With the world still in the grip of the SARS-CoV-2/COVID-19 pandemic, it is safe to stay at home as much as possible to prevent the spread of the disease. Even those of us lucky enough to be able to work from home still face several challenges. In this new entry for the #FEMSmicroBlog, members of the FEMS Team in Delft (well, now at home) present what they have learned during home confinement. #TheCulturePlate
A balancing (and sporty) act
Nothing prepares you for staying at home, combining work, parenting, teaching, household chores and leisure. You learn by doing. And during that process, remarkable things happen. My discovery was that I found a way to work evenings, dosing my energy. As many people, I used to be in traffic jams twice a day to work regular office hours, a routine in which I would start with a full battery that would run out following a linear path, leaving just enough energy after dinner to have some family time – or couch time. At home, I learned to work in smaller chunks divided over a day, including evenings and early mornings and plan in longer breaks. Added bonus: more time for exercising. I now really enjoy the daily exercise, and hope to continue this flexible, healthier routine also when we’re ready to work (mostly) from the office again.”
—Carianne Buurmeijer, Project Manager for Events & Communication
Going green (with your own basil)
While being confined at home, I started appreciating having the possibility to get some fresh air on my balcony and being able to grow some greens. I learned how to have endless supply of basil and plant spring onions from store bought plants. Here is an easy guide: For basil, cut 2-3 nodes below the tip and put in a glass of water (the leaves will help anchor it to the glass rim). Be patient – you might have quite a lot of time at home anyways those days! After ca. 10 days roots will form, and you can simply plant the plant-to-be in soil. Pruned tips will grow two branches (and these branched stems can form roots as well), hence you’ll never run out of basil. For spring onions, cut the tip as you’d do for cooking, put the bulb in a glass of water (in the meantime, tips will regrow giving you fresh spring onions again), and once roots have formed simply plant in soil. The plant is perennial, so you’ll always have fresh chive.”
—Corrado Nai, Project Manager for Publications & Communities
Embracing (even more) the digital life
I suppose the things I have learned, from this lengthy working from home experiment, are that often it is just easier to arrange a video call than hash out everything by email, and that to a great extent 99% of all the work we do can be carried out from home without too much delay. Also the coffee I make at home is MUCH better than the coffee from the office…. (sorry FEMS!).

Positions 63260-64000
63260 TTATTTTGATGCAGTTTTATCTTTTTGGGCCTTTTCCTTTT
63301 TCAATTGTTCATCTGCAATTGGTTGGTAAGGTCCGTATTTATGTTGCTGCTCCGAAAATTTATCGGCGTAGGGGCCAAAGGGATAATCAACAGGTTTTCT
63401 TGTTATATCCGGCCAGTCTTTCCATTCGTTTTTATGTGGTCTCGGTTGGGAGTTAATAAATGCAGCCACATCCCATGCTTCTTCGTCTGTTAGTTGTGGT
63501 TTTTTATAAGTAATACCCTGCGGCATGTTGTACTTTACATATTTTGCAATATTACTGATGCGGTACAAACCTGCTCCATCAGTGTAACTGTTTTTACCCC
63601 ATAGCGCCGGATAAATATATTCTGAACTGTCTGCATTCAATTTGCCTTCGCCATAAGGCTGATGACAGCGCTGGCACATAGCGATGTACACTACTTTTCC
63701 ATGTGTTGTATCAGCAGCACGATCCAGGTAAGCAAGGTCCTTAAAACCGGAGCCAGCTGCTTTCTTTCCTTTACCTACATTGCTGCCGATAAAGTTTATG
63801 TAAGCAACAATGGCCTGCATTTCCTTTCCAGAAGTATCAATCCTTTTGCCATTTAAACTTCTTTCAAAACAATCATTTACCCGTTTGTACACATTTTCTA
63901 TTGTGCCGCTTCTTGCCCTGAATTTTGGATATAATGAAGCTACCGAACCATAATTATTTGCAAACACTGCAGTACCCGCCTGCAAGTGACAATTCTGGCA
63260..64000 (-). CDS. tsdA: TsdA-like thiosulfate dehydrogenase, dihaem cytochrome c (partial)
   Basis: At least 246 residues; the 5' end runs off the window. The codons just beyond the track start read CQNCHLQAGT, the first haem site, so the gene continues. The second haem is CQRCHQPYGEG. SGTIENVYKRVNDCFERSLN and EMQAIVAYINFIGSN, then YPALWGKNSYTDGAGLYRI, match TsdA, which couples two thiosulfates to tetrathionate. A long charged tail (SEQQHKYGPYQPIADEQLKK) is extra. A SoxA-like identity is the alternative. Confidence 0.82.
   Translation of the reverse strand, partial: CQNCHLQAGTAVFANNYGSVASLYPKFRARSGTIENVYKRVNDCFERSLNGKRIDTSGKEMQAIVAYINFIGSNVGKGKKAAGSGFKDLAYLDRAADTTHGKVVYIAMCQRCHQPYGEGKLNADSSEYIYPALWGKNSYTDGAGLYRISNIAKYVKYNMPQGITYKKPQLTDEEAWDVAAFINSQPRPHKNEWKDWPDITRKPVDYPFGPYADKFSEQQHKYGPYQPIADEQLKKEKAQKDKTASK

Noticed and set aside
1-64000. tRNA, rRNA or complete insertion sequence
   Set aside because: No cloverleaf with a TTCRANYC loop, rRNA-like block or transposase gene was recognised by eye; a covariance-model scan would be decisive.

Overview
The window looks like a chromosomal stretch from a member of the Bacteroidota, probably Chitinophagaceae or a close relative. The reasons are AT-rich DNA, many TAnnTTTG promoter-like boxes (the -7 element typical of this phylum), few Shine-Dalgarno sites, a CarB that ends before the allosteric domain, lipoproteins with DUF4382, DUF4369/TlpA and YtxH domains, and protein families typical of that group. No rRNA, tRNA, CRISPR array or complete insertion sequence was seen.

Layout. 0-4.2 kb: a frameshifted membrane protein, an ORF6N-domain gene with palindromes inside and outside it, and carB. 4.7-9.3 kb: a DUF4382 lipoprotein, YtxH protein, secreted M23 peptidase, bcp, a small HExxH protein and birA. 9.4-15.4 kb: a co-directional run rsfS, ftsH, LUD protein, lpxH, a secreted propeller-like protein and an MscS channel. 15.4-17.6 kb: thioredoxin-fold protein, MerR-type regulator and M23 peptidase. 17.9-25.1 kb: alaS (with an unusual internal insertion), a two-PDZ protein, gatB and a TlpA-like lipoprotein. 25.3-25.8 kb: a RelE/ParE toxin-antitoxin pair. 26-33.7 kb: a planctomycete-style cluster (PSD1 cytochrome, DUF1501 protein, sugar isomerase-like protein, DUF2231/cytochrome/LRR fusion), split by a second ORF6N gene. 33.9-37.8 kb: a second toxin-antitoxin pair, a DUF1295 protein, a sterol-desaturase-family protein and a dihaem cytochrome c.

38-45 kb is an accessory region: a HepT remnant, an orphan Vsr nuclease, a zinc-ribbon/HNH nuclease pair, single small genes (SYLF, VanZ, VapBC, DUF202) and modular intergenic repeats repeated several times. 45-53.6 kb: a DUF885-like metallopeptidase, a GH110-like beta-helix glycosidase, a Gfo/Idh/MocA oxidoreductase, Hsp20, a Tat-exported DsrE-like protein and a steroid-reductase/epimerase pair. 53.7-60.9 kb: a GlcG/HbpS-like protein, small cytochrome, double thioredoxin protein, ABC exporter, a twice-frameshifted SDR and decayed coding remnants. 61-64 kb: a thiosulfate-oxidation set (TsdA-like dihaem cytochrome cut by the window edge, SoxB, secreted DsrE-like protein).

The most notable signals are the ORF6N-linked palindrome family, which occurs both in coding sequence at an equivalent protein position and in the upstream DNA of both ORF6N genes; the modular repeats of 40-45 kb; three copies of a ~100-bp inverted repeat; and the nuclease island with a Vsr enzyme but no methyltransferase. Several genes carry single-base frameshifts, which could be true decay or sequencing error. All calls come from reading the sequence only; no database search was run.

However, I didn’t realise how much I would miss real life events and all the spontaneous colleague interactions and idea sharing. And now I can really tell that traveling did add something extra to a day job (at least for me, as I have no family commitments to juggle) and I hope that I can get to meet our community face to face again when it is safe to do so. I feel that it’s the afterhours socialising and real in-person bond forming with colleagues and connections which are much harder to replace, and these elements were so fulfilling in general.
I hope we have learned that working from home is productive, online events can be thoroughly engaging and inspiring (and are cheaper and easier for all), but also that we must also find ways to travel and support face to face meetings when this is appropriate.’’
—Joseph Shuttleworth, Science Communications Officer
We hope that these examples will serve as an inspiration for other people working from home, bring the FEMS Team closer to you (virtually, that is), and motivate readers and people in our network to share their stories too. If you have a story to share on our #FEMSmicroBlog, get in touch with us.
About the authors of this blog
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In the section #TheCulturePlate, we give a voice to our network, which is greatly diverse and spread all over the world. We present personal accounts, views, opinions, and interviews.
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